Women in business come from a diverse array of backgrounds, personalities and approaches. Women in Business Networks provide a forum for these entrepreneurs to come together and learn from each other.

We checked in with the Dublin City Local Enterprise Office (DCLEO) Women in Business Network and met some inspirational members.

Aine McGurk – Dainty Bear

Aine McGurk has a thriving retail and wholesale business selling Irish-designed baby shoes and accessories online at daintybear.com. As an IT graduate with a computer science background, Aine found herself wanting more than her first job at Microsoft could provide. “Everything changed with my first baby in 2017. I always loved fashion, styling and dressing up and realised there was not much to choose from in pre-walking babies; my baby was my muse.”

Starting a family motivated her into self-employment as it delivered more control, autonomy and flexibility. Aine also found a creative outlet in designing and customising the products in her shop. Her background in IT allowed her to build the website she needed.

Following her soft launch on Facebook, Aine’s second baby prompted her to commit 100% to the business. The advice she got from her first ‘Start Your Own Business‘ clinic with DCLEO was vital: “You reach a point in your business when you either go big or go home.”

Joining the Entrepreneurs Academy THRIVE program of entirely funded evening classes, then gave her the business skill sets she needed, including guidance on supports, suppliers and how to use bootstrap with the right apps and tools.

Aine feels empowered by Women in Business Network events and the opportunities to expand her network. It’s brought home the mantra she remembers from her time in Microsoft: “It’s important to make other people great”. She believes resources are out there for anyone else wanting to do the same – you just have to reach out and ask.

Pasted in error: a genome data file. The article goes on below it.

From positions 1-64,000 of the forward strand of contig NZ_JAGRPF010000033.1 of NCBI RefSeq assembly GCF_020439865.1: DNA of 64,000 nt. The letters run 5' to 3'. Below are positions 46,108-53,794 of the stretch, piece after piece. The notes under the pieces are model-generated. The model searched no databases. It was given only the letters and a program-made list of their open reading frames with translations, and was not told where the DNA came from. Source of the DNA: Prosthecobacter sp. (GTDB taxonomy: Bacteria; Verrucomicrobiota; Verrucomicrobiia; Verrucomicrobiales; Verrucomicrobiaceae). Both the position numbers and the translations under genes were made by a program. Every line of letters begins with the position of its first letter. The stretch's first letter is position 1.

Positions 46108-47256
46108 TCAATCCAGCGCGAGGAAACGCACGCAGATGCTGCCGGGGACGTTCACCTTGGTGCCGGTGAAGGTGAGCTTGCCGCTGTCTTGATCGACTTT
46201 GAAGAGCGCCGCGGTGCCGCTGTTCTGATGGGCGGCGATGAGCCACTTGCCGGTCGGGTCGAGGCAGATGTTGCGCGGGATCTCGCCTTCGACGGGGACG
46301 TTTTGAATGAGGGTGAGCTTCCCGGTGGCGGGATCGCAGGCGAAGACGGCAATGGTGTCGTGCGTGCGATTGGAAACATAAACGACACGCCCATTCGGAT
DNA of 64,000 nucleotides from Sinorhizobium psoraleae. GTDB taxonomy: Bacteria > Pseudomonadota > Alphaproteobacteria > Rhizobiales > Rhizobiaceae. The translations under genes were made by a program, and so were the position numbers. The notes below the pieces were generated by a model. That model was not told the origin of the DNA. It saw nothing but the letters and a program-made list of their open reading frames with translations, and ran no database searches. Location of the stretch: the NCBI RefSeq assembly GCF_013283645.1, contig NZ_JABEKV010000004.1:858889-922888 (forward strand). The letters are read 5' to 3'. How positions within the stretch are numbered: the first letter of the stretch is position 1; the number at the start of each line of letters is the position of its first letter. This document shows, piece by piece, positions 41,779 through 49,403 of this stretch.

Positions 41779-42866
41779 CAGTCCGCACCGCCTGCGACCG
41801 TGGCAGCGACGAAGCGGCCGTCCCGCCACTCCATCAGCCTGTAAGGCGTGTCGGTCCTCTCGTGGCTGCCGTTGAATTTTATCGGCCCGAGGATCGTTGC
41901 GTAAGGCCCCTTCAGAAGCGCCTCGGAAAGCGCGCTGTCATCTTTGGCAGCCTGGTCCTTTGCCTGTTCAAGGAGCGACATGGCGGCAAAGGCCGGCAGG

Kate O’Moore – MAKER Creative

Kate O’Moore’s dive into entrepreneurship came in 2016 when she established her graphic design practice MAKER Creative. She previously worked in advertising.

As the winner of the 2019 Rising Star award with the DCLEO Women in Business Network, Kate has proven that her bespoke Creative Graphic Design services have thrived thanks to the day-to-day support of mentors and peers in her network. The judges commended her unrelenting innovative approach and drive. She recommends applying for awards as it’s both a motivating factor and a good marketing tactic.

Starting her business from scratch was daunting, but her excitement for creating something new overcame the fear. A Social Welfare programme, ‘The Short-Term Enterprise Allowance‘, also gave her the necessary training in accounting skills and how to run a business. When all she had was a laptop, she began with small steps, spreading the word with friends and family. It was a big moment when she got her first gig from a stranger! “You can achieve everything with small steps. You build confidence and start making your next call for more business. Success won’t be an overnight thing. You will make mistakes – but be a quick study.”

Kate believes the positive start-up ecology in Dublin and the familial Fumbally Exchange workspace has helped her business develop too. The Local Enterprise Office’s Trading Online Voucher has recently helped her upgrade her website, and business leads have increased since. She’s also providing digital courses to help small businesses understand design and good visual branding.

Maeve O’Malley – Meltdown

Maeve O’Malley is a fearless self-starter and proof that some are born AND bred ‘serial entrepreneurs’.